By Jemy Gatdula
“Reality is known in judgment, not in emotion. In reality, whatever the generous hopes and dreams and thoughts [will always have to give way to what is actually there].” So says legal philosopher John Finnis.
Unfortunately, many in today’s academe, media, policymakers defiantly continue to double down against reality, demanding that emotion rule over reason, logic, and facts.
ADAPT OR DIE
Take the appropriately named DIE, a conceptual framework that emphasizes diversity, inclusivity, and equity; supposedly to promote the full participation of those sectors of society normally considered marginalized. Make no mistake: the equalization of opportunity is a societal objective worth striving for. The equalization of outcome, however, is a fool’s errand.
See, for example, legal education and law schools, which today’s social media culture transformed into some weird psychosocial daily soap opera where the law students are the lead characters. Every day statements of affirmation and manifestation bombard the internet, incessantly feeding into the need for students to feel special and inspired, and bolstering the belief that their dream of becoming a lawyer is a right to be respected.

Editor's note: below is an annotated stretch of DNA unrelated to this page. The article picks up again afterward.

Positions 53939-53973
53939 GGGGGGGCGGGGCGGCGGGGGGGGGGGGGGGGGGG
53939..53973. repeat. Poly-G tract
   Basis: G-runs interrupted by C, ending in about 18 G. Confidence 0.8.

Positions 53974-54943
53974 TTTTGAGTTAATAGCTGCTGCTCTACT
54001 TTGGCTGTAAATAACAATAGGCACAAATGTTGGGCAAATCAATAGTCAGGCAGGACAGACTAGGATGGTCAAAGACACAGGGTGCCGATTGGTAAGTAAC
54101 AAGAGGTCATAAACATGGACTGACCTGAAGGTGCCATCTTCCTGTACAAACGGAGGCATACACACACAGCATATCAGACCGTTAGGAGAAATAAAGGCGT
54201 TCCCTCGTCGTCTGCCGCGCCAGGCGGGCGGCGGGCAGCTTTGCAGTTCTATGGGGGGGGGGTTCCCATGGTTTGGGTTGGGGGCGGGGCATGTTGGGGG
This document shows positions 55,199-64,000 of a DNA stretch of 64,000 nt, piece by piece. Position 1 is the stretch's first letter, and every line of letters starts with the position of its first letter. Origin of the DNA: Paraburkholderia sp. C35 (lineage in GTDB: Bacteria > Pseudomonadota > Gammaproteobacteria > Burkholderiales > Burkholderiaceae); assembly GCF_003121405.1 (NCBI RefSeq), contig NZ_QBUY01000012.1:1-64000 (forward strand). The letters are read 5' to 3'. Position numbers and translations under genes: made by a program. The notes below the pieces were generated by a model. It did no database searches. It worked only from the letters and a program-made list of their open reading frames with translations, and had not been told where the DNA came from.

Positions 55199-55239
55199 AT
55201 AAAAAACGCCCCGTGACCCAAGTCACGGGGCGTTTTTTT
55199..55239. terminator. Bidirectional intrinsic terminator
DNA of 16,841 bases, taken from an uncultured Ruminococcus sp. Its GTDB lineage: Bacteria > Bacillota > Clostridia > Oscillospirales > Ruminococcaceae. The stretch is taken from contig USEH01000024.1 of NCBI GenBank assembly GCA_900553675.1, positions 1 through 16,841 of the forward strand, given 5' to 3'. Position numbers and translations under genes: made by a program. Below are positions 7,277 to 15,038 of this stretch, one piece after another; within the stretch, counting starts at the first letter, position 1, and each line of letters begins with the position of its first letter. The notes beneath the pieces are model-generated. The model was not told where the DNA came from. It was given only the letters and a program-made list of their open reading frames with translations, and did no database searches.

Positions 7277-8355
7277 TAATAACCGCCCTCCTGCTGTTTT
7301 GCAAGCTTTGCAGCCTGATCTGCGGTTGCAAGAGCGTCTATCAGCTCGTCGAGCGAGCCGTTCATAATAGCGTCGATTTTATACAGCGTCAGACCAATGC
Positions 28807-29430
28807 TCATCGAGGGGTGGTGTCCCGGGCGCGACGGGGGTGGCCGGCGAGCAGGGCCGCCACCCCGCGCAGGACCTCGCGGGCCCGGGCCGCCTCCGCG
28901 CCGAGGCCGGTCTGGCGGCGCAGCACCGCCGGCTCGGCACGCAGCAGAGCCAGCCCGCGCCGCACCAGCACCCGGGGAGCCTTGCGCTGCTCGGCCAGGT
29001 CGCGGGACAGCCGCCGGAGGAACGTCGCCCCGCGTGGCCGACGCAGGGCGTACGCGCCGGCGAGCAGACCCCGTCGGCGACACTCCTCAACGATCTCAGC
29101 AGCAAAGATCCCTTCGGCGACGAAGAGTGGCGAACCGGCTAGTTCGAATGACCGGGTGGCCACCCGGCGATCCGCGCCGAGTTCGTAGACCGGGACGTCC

But the fact is, legal education is not there to fulfill a law student’s dreams. It is there to produce competent and ethical lawyers for the benefit of society. And reality tells us that to achieve that purpose, not everyone, actually most everyone, cannot be lawyers.
Thus, I wrote: “there are probably between 16,000-20,000 students that annually want to enter law school. That’s before the PhilSat. The PhilSat in 2018 cut that down to roughly 10,000-12,000.
“Without PhilSat and staying at 20,000, historically a rough average of 5,000 law graduates will take the Bar. Setting the Bar passing average at 20%, around 1,000 will become lawyers. That means theoretically around 19,000 people would probably have been better off being encouraged to explore other careers. From the beginning. Without wasting time and money.
“And that is with a legal education many criticize (a bit unfairly, albeit with modicum of truth) as built on rote.” (“A legal education at cross purposes,” Being Right, BusinessWorld, August 2019, https://bit.ly/Education081519).
This means that if we actually make legal training more rigorous than the supposedly rote training of today, we’d be producing fewer lawyers rather than more.
‘BUD/S IS HELL’